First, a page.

Haiti is located in the West Indies, on the island of Hispaniola, between the Caribbean Sea and the North Atlantic Ocean. Its official languages are French and Haitian Créole. It shares a border with the Spanish-speaking Dominican Republic. It lies near Puerto Rico, Cuba, and the state of Florida in the U.S. It has a rich cultural heritage. However, researching Haiti’s law can be frustrating. Haiti is in the Caribbean, but works on Caribbean law mostly focus on English-speaking, Commonwealth Caribbean countries. Works on West Indian law tend to focus on the British West Indies. And works on Latin American . . . [more]
Archive for the ‘Legal Information’ Columns
The study of law is very intriguing, for someone like me who came to it via the back route. Since I work in a law firm library, and haven’t been to law school, I am very aware of my limitations when it comes to legal research. I like to think that makes me more observant and diligent. One of the things I’ve observed is the way the law overlaps. A few years ago, I was helping an associate sort out where he’d find the answers to a question involving dangerous driving. He ended up needing three separate pieces of legislation: . . . [more]
Quicklaw and Westlaw Canada use “*”. CanLII uses “!”. I’m referring to the symbol that these databases use for as a “wildcard”, that is the symbol used to represent one or more characters in a string when carrying out a search. Conversely, when it comes to the symbol used to truncate a word, Quicklaw and Westlaw Canada use “!”, but CanLII uses “*”. (Google does not allow users to truncate search terms at all, although it does use “*” as a wildcard in phrase searches.)
Not only does the symbol used for the wildcard vary among online services, but . . . [more]
Time and circumstance have been good to me. I began studying China in 1968. Why I did so was a mystery to all concerned. No one in my family had dreams further than the boundaries of Canton, Ohio. As my father, a working man who thought that I was throwing my life away by studying the Chinese language, put it, “You never even met a Chinese person before you went off to college. We don’t even have a Chinese restaurant in this town!” My decision was not based on practical reasoning; I just discovered as a freshman in college that . . . [more]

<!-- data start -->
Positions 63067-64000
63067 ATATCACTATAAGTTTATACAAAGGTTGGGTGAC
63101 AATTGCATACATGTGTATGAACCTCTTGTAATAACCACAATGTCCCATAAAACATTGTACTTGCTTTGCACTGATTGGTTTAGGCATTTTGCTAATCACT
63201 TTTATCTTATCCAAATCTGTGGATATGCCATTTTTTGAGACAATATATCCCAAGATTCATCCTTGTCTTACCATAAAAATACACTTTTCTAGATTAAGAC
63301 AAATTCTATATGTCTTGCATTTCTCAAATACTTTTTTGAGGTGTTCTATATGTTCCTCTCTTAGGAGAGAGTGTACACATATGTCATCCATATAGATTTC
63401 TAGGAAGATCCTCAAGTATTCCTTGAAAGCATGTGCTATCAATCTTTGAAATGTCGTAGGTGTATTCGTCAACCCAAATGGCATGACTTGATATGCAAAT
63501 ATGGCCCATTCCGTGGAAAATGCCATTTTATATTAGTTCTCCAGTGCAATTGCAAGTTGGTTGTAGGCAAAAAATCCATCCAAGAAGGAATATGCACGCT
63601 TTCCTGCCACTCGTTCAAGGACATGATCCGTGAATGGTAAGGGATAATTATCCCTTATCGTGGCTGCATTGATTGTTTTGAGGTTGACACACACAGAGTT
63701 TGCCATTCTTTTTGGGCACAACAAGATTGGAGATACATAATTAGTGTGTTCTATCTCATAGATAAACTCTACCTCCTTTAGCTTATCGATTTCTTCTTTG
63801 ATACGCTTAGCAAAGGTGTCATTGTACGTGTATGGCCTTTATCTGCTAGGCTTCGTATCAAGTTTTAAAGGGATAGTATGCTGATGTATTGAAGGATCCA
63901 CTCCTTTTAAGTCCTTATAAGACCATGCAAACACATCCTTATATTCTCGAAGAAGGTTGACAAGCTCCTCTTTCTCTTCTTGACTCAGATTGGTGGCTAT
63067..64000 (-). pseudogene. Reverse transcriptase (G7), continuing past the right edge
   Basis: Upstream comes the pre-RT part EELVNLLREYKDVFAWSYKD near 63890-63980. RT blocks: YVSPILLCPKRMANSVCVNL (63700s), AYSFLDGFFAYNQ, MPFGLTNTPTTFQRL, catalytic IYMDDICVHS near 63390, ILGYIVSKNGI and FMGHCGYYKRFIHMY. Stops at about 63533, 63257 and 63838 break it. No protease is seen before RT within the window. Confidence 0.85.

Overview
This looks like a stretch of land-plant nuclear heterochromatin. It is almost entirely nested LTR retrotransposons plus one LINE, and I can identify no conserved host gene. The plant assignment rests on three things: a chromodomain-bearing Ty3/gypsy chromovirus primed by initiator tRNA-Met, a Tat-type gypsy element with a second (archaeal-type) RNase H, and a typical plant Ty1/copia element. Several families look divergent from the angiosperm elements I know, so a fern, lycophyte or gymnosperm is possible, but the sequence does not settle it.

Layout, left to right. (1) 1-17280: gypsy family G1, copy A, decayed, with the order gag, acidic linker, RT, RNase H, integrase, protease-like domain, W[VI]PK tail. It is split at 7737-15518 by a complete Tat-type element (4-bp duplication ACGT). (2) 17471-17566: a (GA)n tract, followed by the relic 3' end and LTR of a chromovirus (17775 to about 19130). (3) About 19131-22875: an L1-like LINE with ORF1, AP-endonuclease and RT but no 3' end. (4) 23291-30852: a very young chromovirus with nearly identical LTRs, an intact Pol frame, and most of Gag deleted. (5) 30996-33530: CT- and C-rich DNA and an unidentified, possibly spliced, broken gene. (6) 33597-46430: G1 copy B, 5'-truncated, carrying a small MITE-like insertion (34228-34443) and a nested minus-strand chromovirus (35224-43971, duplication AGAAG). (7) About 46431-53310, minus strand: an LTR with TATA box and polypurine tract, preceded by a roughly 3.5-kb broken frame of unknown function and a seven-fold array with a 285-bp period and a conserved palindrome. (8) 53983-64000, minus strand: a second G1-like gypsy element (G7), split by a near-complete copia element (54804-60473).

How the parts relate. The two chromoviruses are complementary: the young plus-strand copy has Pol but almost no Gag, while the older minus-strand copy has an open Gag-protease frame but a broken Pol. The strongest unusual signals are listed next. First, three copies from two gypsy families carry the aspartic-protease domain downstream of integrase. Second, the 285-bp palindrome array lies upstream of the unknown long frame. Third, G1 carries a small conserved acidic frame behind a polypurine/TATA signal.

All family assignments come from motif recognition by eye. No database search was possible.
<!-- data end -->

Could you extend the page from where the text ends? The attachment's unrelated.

Over the past year, I have written a series of articles on the theme of (re)building a law library. Obviously, I attach great value to the concept of library as place: my previous column was on that very topic. For me, the expression “virtual library” is somewhat of a misnomer, for a library cannot be virtual if it exists in space and that space has a function. I much prefer the expression “digital library” to describe the non-physical aspect of the library collection, not the library itself, though the two are related and must be integrated in a . . . [more]
OpenGovernment.org is a new, free site providing online access to information about proposed legislation in U.S. states. Funded by the Sunlight Foundation and the Participatory Politics Foundation (PPF) and now covering six U.S. states, OpenGovernment.org — which launched in January 2011 — enables citizens and organizations to learn about and track pending state legislation, the activities and votes of state legislators, issues that are the subject of proposed legislation, and campaign contributions to state legislators.